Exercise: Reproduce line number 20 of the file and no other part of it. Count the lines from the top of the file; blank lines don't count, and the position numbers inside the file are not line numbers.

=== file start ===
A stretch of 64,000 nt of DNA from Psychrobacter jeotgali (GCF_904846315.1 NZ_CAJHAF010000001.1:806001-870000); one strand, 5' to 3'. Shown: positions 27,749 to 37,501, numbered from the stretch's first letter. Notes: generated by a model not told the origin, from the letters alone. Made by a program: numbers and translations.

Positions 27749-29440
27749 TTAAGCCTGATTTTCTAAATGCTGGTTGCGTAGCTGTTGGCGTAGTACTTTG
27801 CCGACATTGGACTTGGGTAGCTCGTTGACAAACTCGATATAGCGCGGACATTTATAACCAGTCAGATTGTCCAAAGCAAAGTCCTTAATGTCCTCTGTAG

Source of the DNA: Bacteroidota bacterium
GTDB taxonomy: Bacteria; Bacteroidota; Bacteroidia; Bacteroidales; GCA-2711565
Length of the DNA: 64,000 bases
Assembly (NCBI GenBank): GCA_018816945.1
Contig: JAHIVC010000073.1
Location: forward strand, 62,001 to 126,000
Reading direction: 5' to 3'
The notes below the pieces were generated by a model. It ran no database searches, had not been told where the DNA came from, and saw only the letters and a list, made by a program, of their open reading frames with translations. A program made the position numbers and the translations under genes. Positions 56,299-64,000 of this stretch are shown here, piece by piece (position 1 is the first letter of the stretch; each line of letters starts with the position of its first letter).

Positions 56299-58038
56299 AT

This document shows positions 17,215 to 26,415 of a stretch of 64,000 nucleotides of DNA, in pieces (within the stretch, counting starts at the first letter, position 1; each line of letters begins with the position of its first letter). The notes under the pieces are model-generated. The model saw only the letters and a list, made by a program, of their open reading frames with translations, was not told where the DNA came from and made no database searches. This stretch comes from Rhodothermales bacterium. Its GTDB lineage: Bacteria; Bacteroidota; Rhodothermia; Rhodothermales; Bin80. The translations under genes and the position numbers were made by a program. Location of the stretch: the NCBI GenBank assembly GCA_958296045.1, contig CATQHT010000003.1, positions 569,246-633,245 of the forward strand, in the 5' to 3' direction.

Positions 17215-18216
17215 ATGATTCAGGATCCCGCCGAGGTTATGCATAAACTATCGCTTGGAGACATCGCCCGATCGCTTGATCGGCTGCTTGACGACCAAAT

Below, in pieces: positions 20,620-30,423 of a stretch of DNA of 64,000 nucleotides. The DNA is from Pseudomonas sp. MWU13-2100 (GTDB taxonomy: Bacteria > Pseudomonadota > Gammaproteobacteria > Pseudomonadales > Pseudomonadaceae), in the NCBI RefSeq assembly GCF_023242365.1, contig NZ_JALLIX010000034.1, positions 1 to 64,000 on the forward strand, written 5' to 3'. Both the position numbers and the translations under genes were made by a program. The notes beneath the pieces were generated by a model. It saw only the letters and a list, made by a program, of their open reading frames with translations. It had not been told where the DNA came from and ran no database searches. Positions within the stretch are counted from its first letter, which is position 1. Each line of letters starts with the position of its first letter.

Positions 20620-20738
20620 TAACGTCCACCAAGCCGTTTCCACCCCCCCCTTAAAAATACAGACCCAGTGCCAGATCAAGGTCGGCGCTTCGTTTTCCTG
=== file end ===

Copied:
20620 TAACGTCCACCAAGCCGTTTCCACCCCCCCCTTAAAAATACAGACCCAGTGCCAGATCAAGGTCGGCGCTTCGTTTTCCTG